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  • Writer's pictureRyan Mayfield

5 Ways Poor Communication is Sabotaging Your Team, PT.1

WARNING: You have an enemy lurking in your company. It sits in on your team meetings, and it even follows your team members home! Sometimes it is almost invisible, and other times it roars to life in the middle of your office. Poor Communication is sabotaging your team!

So how do you know if the Poor Communication Monster is active in your team? Let's check out five sure-fire signs that it is on the prowl within your people...

This week, let's look at the first sign: Missed Expectations

Sometimes people are bad at their jobs. That's a real thing. However, more often than not, your people just don't fully understand what is expected of them. Now, I'm not saying you haven't explained it. You probably have, and in fact, you probably have multiple times. 

But communication is a two-way street. While you may have initiated communication on your end, it's not real communication until it has been received and understood. What you need is a "communication feedback loop." Communication feedback is exactly what it sounds like: you need to hear something back from the person you're attempting to communicate with to confirm that they have understood what you want or need. 

To make sure expectations are not missed, here are three times when feedback from your team is absolutely critical:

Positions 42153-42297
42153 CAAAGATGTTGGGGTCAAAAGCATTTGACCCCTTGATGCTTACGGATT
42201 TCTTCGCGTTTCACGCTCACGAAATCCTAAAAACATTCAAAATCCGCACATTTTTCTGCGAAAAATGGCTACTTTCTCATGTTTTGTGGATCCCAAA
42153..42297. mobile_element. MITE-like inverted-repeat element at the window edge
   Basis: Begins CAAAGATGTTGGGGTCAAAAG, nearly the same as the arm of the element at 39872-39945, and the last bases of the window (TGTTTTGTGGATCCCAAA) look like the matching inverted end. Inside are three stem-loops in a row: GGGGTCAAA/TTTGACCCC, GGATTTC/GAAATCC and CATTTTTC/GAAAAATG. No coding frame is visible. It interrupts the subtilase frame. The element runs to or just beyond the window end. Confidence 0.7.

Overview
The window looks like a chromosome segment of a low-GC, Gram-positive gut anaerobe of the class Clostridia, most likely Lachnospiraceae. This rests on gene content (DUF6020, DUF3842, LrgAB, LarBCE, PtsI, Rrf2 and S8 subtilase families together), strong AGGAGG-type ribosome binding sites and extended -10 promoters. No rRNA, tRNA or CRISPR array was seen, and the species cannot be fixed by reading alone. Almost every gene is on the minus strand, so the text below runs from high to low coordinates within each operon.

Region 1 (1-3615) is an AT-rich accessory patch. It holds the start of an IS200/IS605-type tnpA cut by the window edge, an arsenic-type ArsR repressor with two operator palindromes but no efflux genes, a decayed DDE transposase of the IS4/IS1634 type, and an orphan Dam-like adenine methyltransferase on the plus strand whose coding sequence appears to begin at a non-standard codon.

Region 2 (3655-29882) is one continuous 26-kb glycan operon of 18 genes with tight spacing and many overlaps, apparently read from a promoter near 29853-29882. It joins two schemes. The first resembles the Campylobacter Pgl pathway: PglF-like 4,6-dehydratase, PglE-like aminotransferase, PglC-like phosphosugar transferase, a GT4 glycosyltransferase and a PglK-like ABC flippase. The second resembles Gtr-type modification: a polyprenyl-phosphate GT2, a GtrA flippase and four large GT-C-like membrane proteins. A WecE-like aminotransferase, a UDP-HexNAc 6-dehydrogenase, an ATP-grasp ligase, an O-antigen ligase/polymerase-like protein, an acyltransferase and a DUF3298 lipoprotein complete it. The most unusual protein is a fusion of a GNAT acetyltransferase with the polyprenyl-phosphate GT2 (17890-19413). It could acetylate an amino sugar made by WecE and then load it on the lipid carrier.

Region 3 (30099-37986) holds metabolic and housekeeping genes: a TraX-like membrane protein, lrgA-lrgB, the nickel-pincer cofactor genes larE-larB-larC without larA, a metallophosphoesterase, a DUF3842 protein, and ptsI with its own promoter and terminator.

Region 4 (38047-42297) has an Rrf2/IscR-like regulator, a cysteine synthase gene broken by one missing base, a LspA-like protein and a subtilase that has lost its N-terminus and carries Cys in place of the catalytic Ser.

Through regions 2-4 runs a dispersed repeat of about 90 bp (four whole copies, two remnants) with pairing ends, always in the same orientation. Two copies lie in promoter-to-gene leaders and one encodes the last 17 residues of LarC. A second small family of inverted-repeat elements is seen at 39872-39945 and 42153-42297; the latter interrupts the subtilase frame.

1. When a new person joins the team

  2. When a new policy or procedure has been implemented

  3. When a new goal is put in place or an old one has been changed

A New Person

When onboarding a new team member, try having them explain back to you, or to another team member, what their responsibilities and expectations are. Using some of the following questions can help:

  • What does a win look like for your role?

  • What is the most important part of your job?

  • Show me how you will use (tool, software, resource, etc) to meet your expectations.

  • What things are you not responsible for in your role?

A New Policy or Procedure

When a policy changes or a new procedure is put in place, it can be good to gather the team. Start by explaining, step by step, the new way things will be done. Then give time for questions to be asked. Get everyone on the same page. Here are a few questions you can ask them to make sure everyone understands (correct as needed):

  • What is the difference between the old policy/procedure and the new one?

  • Why are we making this change?

  • What obstacles do you see to implementing this new policy/procedure and how can we overcome those?

A New Goal

When a new goal is put in place, it can feel like the scoreboard has changed. In some cases, it can be more radical and it can feel like the very way to score points has changed! This can be unsettling, even for veteran teams. Here are a few questions you can address with your team to help them aim for the new goal:

  • Why has the goal changed? What was broken about the last goal?

  • Why is this new goal so important? What results will come from this?

  • What are the best practices for achieving this goal? Is there any room to experiment with new techniques, or should they stick to the same methods as before?

There are plenty of other times when it would be easy to be sabotaged by missed expectations, but these are three of the most common. Being prepared for these conversations will go a long way towards fighting back against Poor Communication in your team. When we take the initiative and address these things ahead of time, we set our teams up for success. With discipline and preparation, your team can thrive in every season.

Next week, we'll look at the second sign of Poor Communication in your team: Lack of Trust.


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